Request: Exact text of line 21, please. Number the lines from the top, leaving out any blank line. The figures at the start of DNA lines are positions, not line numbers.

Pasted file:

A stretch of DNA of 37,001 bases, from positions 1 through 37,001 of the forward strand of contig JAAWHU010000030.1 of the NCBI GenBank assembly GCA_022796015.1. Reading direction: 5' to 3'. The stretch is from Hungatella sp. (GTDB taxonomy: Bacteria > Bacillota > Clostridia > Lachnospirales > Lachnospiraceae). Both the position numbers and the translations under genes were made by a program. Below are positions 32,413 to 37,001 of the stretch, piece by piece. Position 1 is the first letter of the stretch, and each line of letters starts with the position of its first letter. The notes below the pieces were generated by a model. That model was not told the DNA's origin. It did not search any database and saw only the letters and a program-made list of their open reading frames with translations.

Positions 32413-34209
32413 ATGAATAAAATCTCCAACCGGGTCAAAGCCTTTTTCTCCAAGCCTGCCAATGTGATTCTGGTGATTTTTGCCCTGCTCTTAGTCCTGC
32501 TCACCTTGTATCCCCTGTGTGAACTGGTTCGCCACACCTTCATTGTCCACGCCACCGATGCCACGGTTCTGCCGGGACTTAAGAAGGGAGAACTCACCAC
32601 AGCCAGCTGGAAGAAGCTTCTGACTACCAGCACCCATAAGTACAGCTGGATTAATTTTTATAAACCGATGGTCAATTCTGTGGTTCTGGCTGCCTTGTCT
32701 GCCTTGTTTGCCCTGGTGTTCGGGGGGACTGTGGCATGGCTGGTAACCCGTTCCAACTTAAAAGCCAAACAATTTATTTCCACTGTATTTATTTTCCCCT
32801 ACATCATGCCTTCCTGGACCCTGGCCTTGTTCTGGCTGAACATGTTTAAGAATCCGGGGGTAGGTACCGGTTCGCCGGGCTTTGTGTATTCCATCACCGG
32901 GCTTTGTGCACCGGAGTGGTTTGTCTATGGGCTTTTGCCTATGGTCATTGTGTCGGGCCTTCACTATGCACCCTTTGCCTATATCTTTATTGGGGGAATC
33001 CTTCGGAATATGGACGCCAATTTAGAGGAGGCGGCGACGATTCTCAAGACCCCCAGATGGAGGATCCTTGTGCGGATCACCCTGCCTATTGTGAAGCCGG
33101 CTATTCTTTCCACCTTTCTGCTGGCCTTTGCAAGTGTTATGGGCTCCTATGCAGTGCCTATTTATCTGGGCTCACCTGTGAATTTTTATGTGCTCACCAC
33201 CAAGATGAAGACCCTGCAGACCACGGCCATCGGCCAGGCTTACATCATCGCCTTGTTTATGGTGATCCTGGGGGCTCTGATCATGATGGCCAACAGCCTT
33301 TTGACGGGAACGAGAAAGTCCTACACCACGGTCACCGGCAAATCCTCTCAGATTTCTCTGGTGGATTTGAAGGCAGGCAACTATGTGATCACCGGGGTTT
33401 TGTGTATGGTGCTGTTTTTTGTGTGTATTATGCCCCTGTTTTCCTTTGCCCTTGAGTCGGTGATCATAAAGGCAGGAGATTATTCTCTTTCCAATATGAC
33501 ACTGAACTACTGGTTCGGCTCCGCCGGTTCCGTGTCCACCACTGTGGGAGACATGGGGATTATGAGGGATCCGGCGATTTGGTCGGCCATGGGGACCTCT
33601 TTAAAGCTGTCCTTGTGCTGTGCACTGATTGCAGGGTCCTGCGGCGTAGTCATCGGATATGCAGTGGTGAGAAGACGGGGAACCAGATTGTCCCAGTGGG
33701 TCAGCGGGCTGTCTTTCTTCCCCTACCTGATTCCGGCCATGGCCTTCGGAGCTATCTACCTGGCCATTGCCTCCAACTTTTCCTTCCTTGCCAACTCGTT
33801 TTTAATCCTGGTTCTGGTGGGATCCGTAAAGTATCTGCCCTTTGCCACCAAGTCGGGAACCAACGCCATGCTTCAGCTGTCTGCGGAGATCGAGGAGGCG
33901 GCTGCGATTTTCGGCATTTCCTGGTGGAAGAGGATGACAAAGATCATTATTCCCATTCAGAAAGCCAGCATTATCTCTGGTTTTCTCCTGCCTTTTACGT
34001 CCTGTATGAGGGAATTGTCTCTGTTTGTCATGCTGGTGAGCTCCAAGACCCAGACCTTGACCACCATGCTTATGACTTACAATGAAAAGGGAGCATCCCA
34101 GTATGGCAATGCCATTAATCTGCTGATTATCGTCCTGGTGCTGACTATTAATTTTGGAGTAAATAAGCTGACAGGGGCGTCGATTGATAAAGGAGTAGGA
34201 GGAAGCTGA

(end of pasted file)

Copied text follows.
34201 GGAAGCTGA